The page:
What Does the Kodiak Bear Eat?

While most people think of Kodiak bears as meat eaters β€” they are often called the largest carnivore on land β€” they are actually omnivores. The Kodiak’s diet consists of more grass, berries, and plants than meat. Fish is a huge part of the Kodiak bear’s diet, however. Because the habitat in the archipelago is so abundant, Kodiak bears rarely make an effort to chase down a mammal for a meal.

A kodiak bear hunting for food

Kodiak bears are intelligent eaters. They focus on the most nutritious portions to maximize weight and minimize effort. They eat grasses when they are abundant in the spring and summer and focus on berries when they are ripe. When eating salmon, the bears focus on the flesh and eggs. If they consume deer or elk, they first go for the internal organs.

As diurnal animals, Kodiak bears are typically active during daylight hours. However, they will adopt nocturnal tendencies in more crowded areas or when there is a food shortage.

Do Kodiak Bears Hunt Humans?

Kodiak bears do not hunt humans. The Alaska Department of Fish and Game states that the last 75 years have only seen one person killed by a Kodiak. Although, the bears do injure people about once per year.

How Fast Can a Kodiak Bear Run?

According to the National Wildlife Federation, a Kodiak bear can reach a speed of 35 miles per hour over short distances (source). Considering that the average human speed is approximately 15 mph, you cannot outrun a determined Kodiak bear at its top speed.

What Do You Do if a Kodiak Bear Approaches You?

While, of course, you hope it doesn’t, encounters with Kodiak bears do happen. A bear may approach you in two ways: an aggressive charge, or a bluff charge.

πŸ‘‰ Of the two, the bluff charge is more common as it is meant to intimidate and scare you away. If the bear is bluffing, the head will be up and forward, and the bear will “puff up” to make itself look bigger. The charge will be towards you in big leaps, but the bear will stop short or veer to one side. The bear will likely vocalize its displeasure quite loudly.

Do not run from a bluff charge, as it could trigger an attack. Instead, stand your ground, speak in a calm voice, and after the initial charge, back away slowly. The goal is to let the bear know you are human and not a threat.

πŸ‘‰ Should the bear turn aggressive, its posture will change to a head and ears down position. It may clack its teeth together and pound the ground with its front paws. These are stress indicators, and a stressed bear may charge.

When a brown bear (Kodiaks are subspecies of brown bears) charges, you will want to play dead. Fighting back will make the bear even more aggressive. Your arms can be used to protect your head and your neck, and let your pack protect your back while you lay on your stomach. Stay as quiet as possible so the bear doesn’t think you are a threat to itself or its cubs.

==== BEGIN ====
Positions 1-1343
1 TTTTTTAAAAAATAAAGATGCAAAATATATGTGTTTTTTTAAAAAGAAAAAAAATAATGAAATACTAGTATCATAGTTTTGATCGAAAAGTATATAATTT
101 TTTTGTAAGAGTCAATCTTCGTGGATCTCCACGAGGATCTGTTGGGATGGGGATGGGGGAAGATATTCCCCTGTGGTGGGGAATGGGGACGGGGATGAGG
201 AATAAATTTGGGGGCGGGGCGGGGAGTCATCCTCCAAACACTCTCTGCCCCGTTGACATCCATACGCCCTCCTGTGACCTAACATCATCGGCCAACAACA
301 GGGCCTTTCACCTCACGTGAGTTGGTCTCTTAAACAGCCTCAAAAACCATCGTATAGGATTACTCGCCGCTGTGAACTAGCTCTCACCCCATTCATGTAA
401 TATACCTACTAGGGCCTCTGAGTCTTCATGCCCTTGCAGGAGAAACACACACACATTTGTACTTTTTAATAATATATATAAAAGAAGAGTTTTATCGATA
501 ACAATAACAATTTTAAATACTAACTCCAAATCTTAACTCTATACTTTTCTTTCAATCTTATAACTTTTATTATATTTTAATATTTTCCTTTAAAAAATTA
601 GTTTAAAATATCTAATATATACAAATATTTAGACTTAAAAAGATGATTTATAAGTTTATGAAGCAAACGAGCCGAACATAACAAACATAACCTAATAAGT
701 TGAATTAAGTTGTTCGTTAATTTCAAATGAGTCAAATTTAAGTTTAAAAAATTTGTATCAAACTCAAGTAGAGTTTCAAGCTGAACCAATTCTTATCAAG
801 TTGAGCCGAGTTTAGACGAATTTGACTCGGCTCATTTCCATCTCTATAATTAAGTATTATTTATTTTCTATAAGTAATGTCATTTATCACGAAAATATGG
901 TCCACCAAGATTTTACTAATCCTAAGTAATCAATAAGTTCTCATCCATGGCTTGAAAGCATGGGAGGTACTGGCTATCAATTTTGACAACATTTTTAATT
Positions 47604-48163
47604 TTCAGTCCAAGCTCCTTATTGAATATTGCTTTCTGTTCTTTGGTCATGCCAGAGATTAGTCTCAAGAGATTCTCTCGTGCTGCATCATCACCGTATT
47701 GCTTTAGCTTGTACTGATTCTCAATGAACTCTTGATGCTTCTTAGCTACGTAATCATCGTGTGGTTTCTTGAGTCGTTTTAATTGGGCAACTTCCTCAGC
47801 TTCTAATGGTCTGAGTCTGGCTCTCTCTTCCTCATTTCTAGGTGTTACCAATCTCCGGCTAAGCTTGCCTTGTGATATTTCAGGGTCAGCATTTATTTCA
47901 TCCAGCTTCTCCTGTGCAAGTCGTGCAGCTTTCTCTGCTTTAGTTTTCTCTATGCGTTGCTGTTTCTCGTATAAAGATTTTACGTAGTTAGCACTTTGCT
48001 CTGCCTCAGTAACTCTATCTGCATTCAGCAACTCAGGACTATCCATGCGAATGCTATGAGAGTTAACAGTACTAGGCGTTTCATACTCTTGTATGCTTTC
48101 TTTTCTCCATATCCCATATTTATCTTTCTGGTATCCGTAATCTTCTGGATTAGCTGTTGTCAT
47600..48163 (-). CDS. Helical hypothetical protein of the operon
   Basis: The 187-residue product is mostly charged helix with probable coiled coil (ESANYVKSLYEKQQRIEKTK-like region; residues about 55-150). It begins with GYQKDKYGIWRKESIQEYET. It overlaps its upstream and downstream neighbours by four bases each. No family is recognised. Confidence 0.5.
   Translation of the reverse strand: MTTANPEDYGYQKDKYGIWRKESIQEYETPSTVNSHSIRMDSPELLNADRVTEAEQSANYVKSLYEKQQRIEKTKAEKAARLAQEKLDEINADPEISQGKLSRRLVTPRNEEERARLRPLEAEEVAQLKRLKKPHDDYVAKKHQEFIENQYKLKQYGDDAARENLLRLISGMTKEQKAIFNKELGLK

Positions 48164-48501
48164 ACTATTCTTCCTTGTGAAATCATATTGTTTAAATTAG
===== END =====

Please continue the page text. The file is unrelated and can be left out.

If the bear persists in its attack, you may need to fight back in order to survive. Aim your punches and kicks at the nose and the eyes, and use any weapons at your disposal β€” rocks or branches. If you have bear spray, use it liberally!

That’s why I always advise my friends who come to visit Alaska: If they plan to go on a hike here, I tell them to always, and I mean ALWAYS, have bear spray with them and keep it in a front pocket that is easily accessible for use when needed.

πŸ‘‰ Here’s a top-rated one you can buy from Amazon: Counter Assault – Distant Bear Repellent Spray.

Watch this video for more details on what to do if you encounter a bear.

Kodiak Bears Viewing

Catching a glimpse of a Kodiak bear is a bucket list item for many Alaskan visitors, and there is no better place to find them than Kodiak Island! It is possible to see a bear wandering around while you are out salmon fishing or on your hotel grounds. Bears have been spotted around the Buskin River lodgings!

Intentional bear viewing can be done in two ways: on the road system or off the road system. There are roughly 50 miles of paved roads on Kodiak’s northeastern side. Off-road options include ATV excursions, boat trips, and float planes. I took a float plane tour when I lived on Kodiak, and we saw a mama bear and her two cubs!

The best time to go bear spotting in Alaska is in July, August, and September. It is always advised that you hire a local guide for your safety and a better chance of seeing a great Kodiak.

You can also book a stay at one of the remote wilderness lodges where you may be able to see a bear from your room accommodations! One such lodge is the Kodiak Brown Bear Center & Lodge in the Kodiak National Wildlife Refuge. It is owned by the Alutiiq people and offers hiking, kayaking, fishing, and bear viewing.

There are a few Kodiak bears in zoos around the U.S. For instance, twins Munsey and Boda call the Wildwood Park & Zoo in Wisconsin home. The pair were rescued by a hunter as cubs after their mother was killed.

Conclusion

Kodiak bears are magnificent creatures β€” some of the largest bears on the Earth! They are one of the highlights to many people’s Alaskan adventures.

If you plan your trip to the Kodiak archipelago in the late summer months, you will have a good chance of seeing one of these unique bears with your own eyes.

Practice bear safety, hire a guide, and set out on your own bear adventure.

While the bear populations in Kodiak are doing well currently, they are in danger of losing their natural habitat due to human encroachment and warming climates. When visiting Alaska, be sure to be a good steward of the land, and continue your conservation efforts while at home as well! We can all do our part to protect the planet’s wonderful biodiversity.

For more Alaskan wildlife here are 25 animals in Alaska to see on your next adventure.